For better or worse UFC Brasilia was the start of a new era for the UFC

Taking a look back at UFC Brasilia for our new weekly column on Throwback Thursday.

UFC Brasilia fight poster
UFC Brasilia fight poster / UFC
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This article is part of a new series by FanSided MMA honoring milestones and memories from the past. Watch for a new flashback feature every Thursday.

UFC Brasilia took place on March 14, 2020. Little did we know this event would be the start of a new era in the UFC.

Despite the amazing storylines that unfolded inside of the Octagon that night, from Brandon Moreno's continued redemption story after previously having been cut from the UFC, to Gilbert Burns breaking through to contender status, to Charles Oliveira continuing on his path to an eventual UFC championship, the real story was taking place outside of the cage. Remember, this was March 2020.

Two days prior to the event the UFC announced that for the first time in the promotion's history, there would be no crowd. A five-day suspension on large gatherings had been ordered by the governor of the Federal District, where Brasilia is located, due to the COVID-19 pandemic.

Two days later, then President Trump issued guidance recommending the avoidance of gatherings with more than 10 individuals and the sports world came to a halt. The next five UFC productions would be cancelled, leading to the longest break between events for the promotion since late 2005.

As the old saying goes, the show must go on and the UFC worked tirelessly to resume operations. After three cards in an empty VyStar Veterans Memorial Arena in Jacksonville, Florida, the UFC APEX hosted its first event outside of Dana White's Contender Series.

The popularity of the UFC soared during a time when they were the only sport on TV. The conclusion of the trilogy between Stipe Miocic and Daniel Cormier, the fight of the year contender that kicked off the Moreno and Deiveson Figueiredo quadrilogy, and the end to Khabib Nurmagomedov's legendary career all took place in virtually empty buildings. The rise to superstar status of Kevin Holland and Khamzat Chimaev all took place in buildings without a single paying fan. This ability to stage exciting events and build stars with little to no crowd forever changed the way the UFC would conduct business.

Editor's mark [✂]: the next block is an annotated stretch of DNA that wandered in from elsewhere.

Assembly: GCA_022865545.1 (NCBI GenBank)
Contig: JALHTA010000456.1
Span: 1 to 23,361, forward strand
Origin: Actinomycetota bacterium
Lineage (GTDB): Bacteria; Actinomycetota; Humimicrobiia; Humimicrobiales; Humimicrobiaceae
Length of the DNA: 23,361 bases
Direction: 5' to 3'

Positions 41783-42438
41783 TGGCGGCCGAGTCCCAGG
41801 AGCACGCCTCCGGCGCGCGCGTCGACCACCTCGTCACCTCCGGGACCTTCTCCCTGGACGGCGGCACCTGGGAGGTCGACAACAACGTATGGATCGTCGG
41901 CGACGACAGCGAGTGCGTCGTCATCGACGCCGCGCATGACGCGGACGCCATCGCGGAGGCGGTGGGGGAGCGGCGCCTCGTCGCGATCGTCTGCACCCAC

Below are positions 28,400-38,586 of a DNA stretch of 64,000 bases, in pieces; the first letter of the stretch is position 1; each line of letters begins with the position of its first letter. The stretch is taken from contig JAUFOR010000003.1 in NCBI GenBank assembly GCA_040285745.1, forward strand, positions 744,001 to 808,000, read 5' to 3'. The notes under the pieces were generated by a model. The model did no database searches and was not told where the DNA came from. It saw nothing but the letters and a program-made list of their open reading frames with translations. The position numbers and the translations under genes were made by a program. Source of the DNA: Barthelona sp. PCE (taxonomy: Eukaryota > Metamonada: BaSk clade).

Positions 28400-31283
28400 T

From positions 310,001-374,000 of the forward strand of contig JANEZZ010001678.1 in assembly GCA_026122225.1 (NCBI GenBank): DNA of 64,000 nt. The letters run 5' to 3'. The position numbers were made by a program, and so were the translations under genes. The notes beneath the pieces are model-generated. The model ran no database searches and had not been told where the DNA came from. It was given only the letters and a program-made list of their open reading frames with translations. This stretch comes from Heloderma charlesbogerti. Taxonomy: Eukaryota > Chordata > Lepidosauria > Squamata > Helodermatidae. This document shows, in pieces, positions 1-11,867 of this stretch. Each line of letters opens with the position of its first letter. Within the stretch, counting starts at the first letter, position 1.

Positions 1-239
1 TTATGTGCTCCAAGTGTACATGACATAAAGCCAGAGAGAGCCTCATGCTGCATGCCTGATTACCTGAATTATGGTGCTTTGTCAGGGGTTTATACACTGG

Post-pandemic, the UFC had the blueprint for putting on relatively low-cost shows while still maintaining their world-class production. They began taking a three-tier approach to their shows: UFC APEX cards loaded with prospects from a growing roster fed by Dana White's Contender Series with one or two fights of major consequence, UFC Fight Nights on the road where they could highlight local fighters while giving their rising and established stars the opportunity to carry a card from a promotional standpoint, and the star-studded pay per views.

The UFC would never be the same after UFC Brasilia took place in an empty arena. There have been 115 non-pay-per-view UFC events since then and only 21 of those have been outside of the UFC APEX. Coinciding with increased production value and a rise in the next wave of UFC superstars, we don't know what the UFC would look like had they not been forced to adapt to the new world that COVID-19 gave us. What we do know is that the UFC has the uncanny ability to deliver a compelling experience regardless of whether that is in the UFC APEX with no crowd or in front of an arena filled to the rafters with screaming fans.

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